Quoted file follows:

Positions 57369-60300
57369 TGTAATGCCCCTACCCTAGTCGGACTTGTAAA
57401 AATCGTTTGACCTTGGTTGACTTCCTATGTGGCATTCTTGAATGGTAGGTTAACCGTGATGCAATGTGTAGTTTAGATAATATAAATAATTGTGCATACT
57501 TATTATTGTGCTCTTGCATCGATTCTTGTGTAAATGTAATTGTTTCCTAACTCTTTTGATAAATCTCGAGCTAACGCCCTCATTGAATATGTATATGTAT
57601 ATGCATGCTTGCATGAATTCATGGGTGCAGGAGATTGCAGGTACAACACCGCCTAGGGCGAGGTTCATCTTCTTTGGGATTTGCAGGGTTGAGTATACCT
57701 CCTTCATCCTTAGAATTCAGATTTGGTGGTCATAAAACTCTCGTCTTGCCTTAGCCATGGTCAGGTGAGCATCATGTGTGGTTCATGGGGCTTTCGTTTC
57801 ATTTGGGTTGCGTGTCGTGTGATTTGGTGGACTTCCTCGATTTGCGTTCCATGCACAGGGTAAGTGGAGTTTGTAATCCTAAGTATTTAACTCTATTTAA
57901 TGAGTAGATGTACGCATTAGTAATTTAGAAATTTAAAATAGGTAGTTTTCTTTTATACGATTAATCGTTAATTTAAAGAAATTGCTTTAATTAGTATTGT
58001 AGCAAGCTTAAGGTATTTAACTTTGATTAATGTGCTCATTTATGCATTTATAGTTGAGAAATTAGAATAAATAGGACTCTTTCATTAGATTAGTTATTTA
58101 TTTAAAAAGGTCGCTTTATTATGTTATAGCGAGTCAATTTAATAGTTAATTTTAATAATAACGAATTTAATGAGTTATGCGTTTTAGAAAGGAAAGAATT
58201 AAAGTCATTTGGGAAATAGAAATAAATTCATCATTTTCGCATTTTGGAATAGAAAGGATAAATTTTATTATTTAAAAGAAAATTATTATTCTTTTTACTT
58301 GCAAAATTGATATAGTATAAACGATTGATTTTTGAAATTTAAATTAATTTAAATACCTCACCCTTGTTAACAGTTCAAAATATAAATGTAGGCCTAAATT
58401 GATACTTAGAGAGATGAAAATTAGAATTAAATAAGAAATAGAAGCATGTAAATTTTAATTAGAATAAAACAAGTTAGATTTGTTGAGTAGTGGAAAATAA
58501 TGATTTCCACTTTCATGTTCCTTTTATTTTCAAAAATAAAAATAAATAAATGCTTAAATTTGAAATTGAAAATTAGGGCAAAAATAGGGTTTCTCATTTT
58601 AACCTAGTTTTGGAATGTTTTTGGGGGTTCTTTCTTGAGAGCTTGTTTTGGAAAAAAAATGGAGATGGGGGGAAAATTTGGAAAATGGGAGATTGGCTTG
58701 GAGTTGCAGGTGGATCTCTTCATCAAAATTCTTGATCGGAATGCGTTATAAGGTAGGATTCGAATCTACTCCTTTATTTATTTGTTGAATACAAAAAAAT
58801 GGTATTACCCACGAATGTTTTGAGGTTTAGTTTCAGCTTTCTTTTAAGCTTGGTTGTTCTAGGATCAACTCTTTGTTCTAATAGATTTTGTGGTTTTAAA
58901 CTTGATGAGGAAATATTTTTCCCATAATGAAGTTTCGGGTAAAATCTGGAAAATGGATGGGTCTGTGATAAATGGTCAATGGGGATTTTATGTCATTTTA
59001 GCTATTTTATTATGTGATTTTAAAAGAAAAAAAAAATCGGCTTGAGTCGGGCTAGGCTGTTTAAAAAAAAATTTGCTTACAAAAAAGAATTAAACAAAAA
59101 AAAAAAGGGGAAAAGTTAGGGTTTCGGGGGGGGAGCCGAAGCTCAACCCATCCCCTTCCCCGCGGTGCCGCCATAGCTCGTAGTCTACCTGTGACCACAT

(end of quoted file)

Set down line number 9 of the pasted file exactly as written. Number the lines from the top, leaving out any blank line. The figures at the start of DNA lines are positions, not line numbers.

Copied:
58001 AGCAAGCTTAAGGTATTTAACTTTGATTAATGTGCTCATTTATGCATTTATAGTTGAGAAATTAGAATAAATAGGACTCTTTCATTAGATTAGTTATTTA